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Leonard Moorehead, the Urban Gardener: Hunker Down

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Leonard Moorehead, the Urban Gardener: Hunker Down

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Saturday, November 19, 2016

Leonard Moorehead, GoLocalProv Gardening Expert

 

Leonard Moorehead, the Urban Gardener: Hunker Down

PHOTO: Leonard Moorehead

Gardeners are optimistic people. A garden is alive, our green spaces nourish. Quiet, peaceful gardens are refuges from turmoil. We become better people as we plie our humble tasks, each of us a guardian. Life is our palette, nothing is lost in translation. Gratitude is easy to find in the herbaceous border, raspberry patches and golden asparagus beds. Steady cultivation offers every gardener a vast reservoir of good will. Good gloves, sharp pruners, a keen eye and deep breath are sure fire keys to happiness. 

Fresh produce, sweet fruits, or colorful flowers motivate many gardeners. We’re as complex as any, the garden offers opportunity. Nowhere is the gardeners’ signature more apparent than within the garden. Each potted plant, community garden plot, postage stamp corner is a metaphor. Gardeners can’t resist, our playground is green. There is always a natural chance to express our best natures. 

Bundle up and get outside. Walk the garden. Bring a rake and remove leaves from turf. Pile leaves on canvas painters drop clothes. Drag the kaleidoscope leaves to the compost heap, shred them if you can, save them absolutely. Garden soil has an endless appetite for organic material. Each leaf is a random act of kindness. Heap up the leaves. Lift up the heart. No alter is more certain than soil. Raking leaves is righteous. 

Most garden plants are dormant for winter. Raking leaves is mindful. Observe past season successes. Rake, breath and note: have shade lovers like Hosta become thickset? Did New England asters become dense stands? Have fruit trees grown over sunny places? Perhaps Chrysanthemums are sprawled over turf? Are goji berries on the march? The gardener’s work is never done. 

Cool weather encourages energetic labor. Wear layers, shed or don jackets, sweaters, and shirts. Hosta is a reliable mainstay of shady plantings. Shade changes from year to year, a tree comes down and presto, more sunlight, others grow taller and once bright places are cooler, dimmer. Gardeners are resilient, cool weather is great time to relocate perennial plants.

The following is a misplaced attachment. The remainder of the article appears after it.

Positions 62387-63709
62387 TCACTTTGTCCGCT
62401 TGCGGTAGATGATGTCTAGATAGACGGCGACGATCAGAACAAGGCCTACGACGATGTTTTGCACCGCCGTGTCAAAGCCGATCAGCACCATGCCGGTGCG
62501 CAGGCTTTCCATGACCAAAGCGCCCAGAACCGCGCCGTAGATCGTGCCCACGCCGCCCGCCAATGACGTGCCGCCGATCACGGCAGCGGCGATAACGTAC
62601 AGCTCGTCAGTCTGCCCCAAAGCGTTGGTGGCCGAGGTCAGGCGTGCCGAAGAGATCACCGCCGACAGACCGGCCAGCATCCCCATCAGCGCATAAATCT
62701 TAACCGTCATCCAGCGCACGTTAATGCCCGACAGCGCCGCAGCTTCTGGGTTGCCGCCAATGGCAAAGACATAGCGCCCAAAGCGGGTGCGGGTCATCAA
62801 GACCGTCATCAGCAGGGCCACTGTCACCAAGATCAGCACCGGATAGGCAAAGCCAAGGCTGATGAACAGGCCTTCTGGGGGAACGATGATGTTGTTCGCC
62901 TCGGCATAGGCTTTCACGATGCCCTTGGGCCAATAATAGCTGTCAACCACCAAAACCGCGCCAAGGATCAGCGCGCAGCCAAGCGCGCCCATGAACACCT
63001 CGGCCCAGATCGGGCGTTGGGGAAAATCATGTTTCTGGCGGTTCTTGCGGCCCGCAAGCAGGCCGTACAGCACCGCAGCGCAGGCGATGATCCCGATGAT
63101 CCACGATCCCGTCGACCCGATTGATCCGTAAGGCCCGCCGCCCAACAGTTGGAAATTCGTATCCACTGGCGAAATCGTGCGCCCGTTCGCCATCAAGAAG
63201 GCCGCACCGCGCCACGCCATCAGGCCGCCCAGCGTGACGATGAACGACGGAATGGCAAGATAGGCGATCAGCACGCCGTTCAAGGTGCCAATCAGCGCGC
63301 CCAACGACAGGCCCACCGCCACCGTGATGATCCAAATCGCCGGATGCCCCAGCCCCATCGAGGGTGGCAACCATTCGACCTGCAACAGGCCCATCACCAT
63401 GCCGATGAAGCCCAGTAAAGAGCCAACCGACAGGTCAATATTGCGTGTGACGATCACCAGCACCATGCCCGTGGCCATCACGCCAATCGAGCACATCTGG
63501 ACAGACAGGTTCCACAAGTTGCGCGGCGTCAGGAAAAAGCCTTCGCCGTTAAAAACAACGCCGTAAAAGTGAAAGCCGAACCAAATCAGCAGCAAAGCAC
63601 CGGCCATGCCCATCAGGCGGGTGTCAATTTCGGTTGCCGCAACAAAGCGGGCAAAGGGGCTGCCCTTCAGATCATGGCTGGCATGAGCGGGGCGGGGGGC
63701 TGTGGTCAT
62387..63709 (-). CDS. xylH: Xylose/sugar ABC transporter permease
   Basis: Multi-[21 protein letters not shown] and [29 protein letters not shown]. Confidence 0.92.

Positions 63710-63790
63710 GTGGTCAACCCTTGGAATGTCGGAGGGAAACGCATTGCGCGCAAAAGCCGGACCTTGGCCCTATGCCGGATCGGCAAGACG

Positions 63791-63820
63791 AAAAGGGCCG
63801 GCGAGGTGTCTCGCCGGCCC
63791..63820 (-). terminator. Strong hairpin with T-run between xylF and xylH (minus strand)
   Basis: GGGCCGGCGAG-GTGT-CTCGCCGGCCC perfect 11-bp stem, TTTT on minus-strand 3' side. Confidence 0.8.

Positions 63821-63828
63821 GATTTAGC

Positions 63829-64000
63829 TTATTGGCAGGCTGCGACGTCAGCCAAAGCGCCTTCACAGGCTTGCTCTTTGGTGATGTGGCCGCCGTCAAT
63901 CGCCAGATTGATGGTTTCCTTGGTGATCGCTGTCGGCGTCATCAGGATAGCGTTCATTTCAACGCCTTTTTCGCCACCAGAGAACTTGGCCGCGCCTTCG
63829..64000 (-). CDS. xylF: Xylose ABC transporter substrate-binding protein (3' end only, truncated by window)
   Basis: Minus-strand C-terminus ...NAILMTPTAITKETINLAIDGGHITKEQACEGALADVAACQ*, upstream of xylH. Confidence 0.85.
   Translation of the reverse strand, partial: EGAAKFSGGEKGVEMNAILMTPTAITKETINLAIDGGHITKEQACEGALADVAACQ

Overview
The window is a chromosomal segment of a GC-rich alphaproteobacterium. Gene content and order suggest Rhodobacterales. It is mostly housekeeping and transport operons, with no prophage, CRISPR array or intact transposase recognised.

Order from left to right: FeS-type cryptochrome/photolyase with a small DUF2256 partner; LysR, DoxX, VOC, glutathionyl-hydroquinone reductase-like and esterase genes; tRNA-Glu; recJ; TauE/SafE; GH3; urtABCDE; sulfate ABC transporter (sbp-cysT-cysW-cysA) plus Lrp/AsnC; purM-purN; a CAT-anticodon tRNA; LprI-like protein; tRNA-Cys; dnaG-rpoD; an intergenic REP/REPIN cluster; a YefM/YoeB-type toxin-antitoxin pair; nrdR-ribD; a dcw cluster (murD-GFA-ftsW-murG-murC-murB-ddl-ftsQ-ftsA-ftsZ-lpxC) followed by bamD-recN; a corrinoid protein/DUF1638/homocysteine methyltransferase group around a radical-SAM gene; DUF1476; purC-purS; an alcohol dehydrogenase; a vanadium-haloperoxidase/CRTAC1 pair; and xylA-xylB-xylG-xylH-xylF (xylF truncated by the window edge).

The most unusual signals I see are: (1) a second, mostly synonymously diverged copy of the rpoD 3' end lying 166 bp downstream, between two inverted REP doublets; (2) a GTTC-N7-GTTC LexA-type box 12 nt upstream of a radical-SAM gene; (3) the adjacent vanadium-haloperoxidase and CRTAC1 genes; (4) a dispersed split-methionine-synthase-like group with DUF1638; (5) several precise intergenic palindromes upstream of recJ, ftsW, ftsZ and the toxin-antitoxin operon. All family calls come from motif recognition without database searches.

Lift and divide is the time tested approach for propagating perennial hostas. Rake away last season’s foliage. Bring compost and place nearby, lay down burlap bags to protect adjacent plants and soil. Each hosta cluster is bountiful. Dig a spades depth around the thick clusters. A tined spade fork is ideal, an oval spade long handled shovel works fine. Hostas root system is 6-8 inches in depth. Once dug around, work the spade under the clump. Take your time. Free? Lift up the hosta clump and lay upon the burlap bags or tarpaulin. Don’t fuss. Break apart the root ball. 

Virtually all stems and roots will grow into fine stands. Break apart the clumps into 5-7 main stems. Cover with the ground cloth for protection from dry wind and sunlight. Seek another location within the garden, offer or swoop clusters to friends and neighbors. Find new homes for the divisions. 

Enrich the original plant site. Incorporate compost and mix into the original bed shredded leaves, peat, or other organic materials. Replace divisions into the site. The surplus harvest is for others. Firm up the additional soil around the roots and duplicate the original soil level. Water, tuck mulch around the stems. The hostas will settle in over the winter and emerge energetic and vibrant next spring. 

Lift and divide technique applies to many perennial plants. Asters, iris, and daylilies are common examples. Siberian iris form dense clumps. After a few seasons, a doughnut forms, the central area dies off as nutrients are drawn into foliage. Blooms diminish. Lift and divide these white or purple beauties. Reset into their former location, nourished with fresh compost and enriched soil. Fresh growth next spring will return, renewed. 

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